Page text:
They said a Baltimore panhandler killed their family member. Now police say they did it. How did we get here?

Police now believe Keith Smith, 52, and Valeria Smith, 28 created a ruse, originally blaming Jacquelyn Smith’s fatal stabbing on a pair of East Baltimore panhandlers. On Sunday, the Smiths were arrested by Texas State Police near the U.S.-Mexico border while trying to flee the country and are awaiting extradition from Baltimore.

Here’s a rundown of how we got here.


Dec. 1, 2018

Jacquelyn Smith’s death

Smith, a 54-year-old electrical engineer from Harford County, died early the morning of Dec. 1 after being stabbed in the chest, according to Baltimore Police.

Police initially said Jacquelyn Smith and her family were driving through the Johnston Square neighborhood around 12:30 a.m. when they saw a young woman carrying what appeared to be a baby and holding a cardboard sign that said “Please Help me feed my Baby.” Smith, who was sitting in the front passenger seat, rolled down the window to give her money, police said.

Police said a man then approached the car to thank the family — before he reached into the car and tried to grab the woman’s wallet. After a struggle, police said, the man took out a knife and stabbed Smith.

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Dec. 3, 2018

A tearful news conference

Keith and his daughter Valeria (who, at the time, identified herself as Shavon) appeared tearful at a news conference on the Monday morning after Jacquelyn Smith’s killing. Meanwhile, police canvassed the neighborhood near the alleged site of the stabbing, and detectives said they did not have any leads on the panhandlers’ identities.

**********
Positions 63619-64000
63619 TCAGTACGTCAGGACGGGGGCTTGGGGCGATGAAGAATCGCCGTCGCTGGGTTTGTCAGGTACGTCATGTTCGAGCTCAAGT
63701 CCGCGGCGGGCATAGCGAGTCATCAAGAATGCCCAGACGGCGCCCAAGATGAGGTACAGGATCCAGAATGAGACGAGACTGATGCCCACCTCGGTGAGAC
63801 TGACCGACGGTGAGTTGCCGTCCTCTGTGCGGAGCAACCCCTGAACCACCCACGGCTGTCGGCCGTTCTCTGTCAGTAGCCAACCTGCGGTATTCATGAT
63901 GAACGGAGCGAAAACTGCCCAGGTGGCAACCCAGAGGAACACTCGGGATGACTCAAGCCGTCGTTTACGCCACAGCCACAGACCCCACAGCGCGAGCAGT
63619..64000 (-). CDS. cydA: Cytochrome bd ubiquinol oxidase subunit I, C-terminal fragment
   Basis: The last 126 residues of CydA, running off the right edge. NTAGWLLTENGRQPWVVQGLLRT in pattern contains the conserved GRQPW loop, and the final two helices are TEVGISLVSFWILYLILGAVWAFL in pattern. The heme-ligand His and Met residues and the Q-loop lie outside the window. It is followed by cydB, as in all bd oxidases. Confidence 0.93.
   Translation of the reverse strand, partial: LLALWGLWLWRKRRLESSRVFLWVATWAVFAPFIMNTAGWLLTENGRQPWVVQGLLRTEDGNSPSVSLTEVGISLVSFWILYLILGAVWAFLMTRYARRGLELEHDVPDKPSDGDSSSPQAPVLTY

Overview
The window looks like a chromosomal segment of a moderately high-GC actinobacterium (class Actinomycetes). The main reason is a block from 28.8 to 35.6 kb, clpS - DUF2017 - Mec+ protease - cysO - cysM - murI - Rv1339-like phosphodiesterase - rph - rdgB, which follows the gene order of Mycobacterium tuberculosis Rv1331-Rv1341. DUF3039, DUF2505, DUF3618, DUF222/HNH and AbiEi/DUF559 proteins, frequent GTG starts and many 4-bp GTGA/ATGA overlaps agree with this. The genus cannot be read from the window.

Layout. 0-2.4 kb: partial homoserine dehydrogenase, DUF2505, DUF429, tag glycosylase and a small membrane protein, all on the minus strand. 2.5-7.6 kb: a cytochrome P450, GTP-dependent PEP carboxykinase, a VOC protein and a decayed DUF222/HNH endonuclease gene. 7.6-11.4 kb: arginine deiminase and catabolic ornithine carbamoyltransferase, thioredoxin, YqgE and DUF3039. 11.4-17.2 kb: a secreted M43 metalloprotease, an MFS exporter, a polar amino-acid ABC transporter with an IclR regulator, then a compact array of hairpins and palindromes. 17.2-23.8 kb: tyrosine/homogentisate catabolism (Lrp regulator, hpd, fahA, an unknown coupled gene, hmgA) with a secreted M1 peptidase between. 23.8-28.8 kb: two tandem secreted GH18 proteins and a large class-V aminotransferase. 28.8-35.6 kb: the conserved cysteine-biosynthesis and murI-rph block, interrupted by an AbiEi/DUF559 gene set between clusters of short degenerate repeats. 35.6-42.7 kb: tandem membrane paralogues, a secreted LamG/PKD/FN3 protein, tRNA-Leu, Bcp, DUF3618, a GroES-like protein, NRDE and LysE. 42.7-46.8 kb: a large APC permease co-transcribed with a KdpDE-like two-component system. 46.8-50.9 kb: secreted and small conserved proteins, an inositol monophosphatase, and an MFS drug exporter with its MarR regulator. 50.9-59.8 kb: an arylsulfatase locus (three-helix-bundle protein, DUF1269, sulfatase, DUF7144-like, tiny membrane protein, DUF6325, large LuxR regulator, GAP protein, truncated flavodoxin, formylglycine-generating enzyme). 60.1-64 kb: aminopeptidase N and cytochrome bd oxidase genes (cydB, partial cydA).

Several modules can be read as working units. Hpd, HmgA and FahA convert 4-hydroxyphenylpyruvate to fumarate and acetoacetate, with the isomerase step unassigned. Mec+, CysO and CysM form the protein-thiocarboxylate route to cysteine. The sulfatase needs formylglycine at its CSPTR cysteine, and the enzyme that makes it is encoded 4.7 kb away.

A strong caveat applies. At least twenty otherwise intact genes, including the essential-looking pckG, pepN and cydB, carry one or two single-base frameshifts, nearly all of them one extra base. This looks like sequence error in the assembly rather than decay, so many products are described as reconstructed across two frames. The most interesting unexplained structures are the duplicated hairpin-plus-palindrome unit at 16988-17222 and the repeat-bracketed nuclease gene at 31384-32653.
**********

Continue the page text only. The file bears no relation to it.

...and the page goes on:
Keith and Jacquelyn Smith
Keith Smith, 52 and Jacquelyn Smith, 54, at the American Legion the night of her death. Handout / HANDOUT

Smith said he wanted to get a law passed in his wife’s memory banning panhandling.

“Something needs to be done, because now you don’t know whether or not you’re going to give and this person’s going to take your life or they’re going to say thank you,” Smith said Monday. “There are some desperate people. They don’t need help; they’re trying to hurt you.”

City leaders, such as Mayor Catherine Pugh, condemned the incident. Then-interim Police Commissioner Gary Tuggle called the killing “a heinous murder.”

In the days that followed, as police released no new details about the suspects, some of Baltimore’s other homeless citizens who panhandle said they saw the number of motorists willing to lower their windows dive.

The story also drew national attention, including from celebrities like Oprah Winfrey.

Dec. 7, 2018

Jacquelyn Smith’s memorial service

At a memorial service at the Smiths’ church, Helping Hands Ministries in Harford County, Keith Smith eulogized his wife and told the story of how they met. Members of the church remembered Jacquelyn as a kind and giving person, and talked about how it was fitting that her last act was doing a good deed, as they thought at the time.